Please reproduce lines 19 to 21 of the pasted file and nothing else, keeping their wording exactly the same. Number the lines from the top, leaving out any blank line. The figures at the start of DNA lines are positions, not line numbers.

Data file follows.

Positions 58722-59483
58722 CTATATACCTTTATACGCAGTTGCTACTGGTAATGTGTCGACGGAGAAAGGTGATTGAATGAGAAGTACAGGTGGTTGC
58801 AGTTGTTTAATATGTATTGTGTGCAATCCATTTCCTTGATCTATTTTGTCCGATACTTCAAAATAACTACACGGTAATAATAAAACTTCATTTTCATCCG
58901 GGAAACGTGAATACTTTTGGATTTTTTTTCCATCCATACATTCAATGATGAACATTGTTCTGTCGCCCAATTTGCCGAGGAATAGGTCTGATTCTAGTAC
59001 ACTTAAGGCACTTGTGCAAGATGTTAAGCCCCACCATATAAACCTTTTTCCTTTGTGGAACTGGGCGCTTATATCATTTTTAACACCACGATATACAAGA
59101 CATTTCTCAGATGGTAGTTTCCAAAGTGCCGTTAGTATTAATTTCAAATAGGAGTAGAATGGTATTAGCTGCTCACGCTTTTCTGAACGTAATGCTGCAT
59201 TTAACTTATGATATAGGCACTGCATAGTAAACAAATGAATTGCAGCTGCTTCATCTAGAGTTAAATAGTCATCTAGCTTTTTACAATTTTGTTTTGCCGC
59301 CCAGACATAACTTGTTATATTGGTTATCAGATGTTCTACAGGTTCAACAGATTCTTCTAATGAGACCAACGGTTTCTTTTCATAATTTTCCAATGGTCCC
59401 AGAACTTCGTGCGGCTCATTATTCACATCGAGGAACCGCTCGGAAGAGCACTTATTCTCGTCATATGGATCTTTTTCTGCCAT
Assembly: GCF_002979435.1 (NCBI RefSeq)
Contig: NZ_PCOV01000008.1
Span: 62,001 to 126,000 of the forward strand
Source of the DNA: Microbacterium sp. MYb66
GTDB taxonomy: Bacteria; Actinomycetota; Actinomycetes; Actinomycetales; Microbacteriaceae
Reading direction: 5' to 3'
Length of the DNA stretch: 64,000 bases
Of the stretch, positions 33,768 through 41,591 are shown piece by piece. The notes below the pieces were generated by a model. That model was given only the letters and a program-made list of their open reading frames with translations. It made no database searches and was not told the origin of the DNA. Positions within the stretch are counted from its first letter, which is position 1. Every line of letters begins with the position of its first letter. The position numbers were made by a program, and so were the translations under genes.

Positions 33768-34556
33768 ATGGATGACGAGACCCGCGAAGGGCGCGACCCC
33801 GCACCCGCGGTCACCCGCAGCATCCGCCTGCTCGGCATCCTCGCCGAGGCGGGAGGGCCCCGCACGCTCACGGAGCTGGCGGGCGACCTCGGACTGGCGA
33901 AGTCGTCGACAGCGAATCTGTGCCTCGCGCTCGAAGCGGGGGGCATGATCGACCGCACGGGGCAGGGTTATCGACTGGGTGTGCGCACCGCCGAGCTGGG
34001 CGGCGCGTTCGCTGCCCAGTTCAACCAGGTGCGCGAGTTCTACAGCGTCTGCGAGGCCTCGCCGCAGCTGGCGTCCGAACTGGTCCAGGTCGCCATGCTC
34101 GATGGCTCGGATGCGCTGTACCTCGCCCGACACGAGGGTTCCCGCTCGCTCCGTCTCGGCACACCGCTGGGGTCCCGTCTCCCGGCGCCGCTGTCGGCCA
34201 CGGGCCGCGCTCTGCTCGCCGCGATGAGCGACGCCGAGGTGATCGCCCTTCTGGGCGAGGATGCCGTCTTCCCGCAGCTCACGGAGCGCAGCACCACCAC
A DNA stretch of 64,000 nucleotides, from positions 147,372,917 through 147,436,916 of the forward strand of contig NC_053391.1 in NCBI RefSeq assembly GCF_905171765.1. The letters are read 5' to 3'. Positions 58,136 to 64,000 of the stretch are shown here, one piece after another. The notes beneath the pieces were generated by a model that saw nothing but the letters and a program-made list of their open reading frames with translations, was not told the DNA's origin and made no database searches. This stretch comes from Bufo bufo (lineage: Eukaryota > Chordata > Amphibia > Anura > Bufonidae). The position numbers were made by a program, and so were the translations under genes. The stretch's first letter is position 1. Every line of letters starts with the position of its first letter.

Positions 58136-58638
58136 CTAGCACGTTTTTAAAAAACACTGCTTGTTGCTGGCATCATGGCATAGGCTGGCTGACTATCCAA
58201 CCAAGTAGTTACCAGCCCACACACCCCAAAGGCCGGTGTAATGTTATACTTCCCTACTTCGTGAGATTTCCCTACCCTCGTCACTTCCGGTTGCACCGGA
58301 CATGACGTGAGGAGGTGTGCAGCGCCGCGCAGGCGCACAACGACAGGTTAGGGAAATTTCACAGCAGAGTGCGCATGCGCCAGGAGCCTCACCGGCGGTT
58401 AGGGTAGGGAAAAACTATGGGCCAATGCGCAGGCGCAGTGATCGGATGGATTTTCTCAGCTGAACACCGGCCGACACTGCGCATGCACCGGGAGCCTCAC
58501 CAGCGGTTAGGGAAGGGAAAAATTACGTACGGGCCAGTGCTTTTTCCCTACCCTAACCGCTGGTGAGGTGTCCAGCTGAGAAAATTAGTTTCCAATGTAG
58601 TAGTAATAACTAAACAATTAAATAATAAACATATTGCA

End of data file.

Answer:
33768 ATGGATGACGAGACCCGCGAAGGGCGCGACCCC
33801 GCACCCGCGGTCACCCGCAGCATCCGCCTGCTCGGCATCCTCGCCGAGGCGGGAGGGCCCCGCACGCTCACGGAGCTGGCGGGCGACCTCGGACTGGCGA
33901 AGTCGTCGACAGCGAATCTGTGCCTCGCGCTCGAAGCGGGGGGCATGATCGACCGCACGGGGCAGGGTTATCGACTGGGTGTGCGCACCGCCGAGCTGGG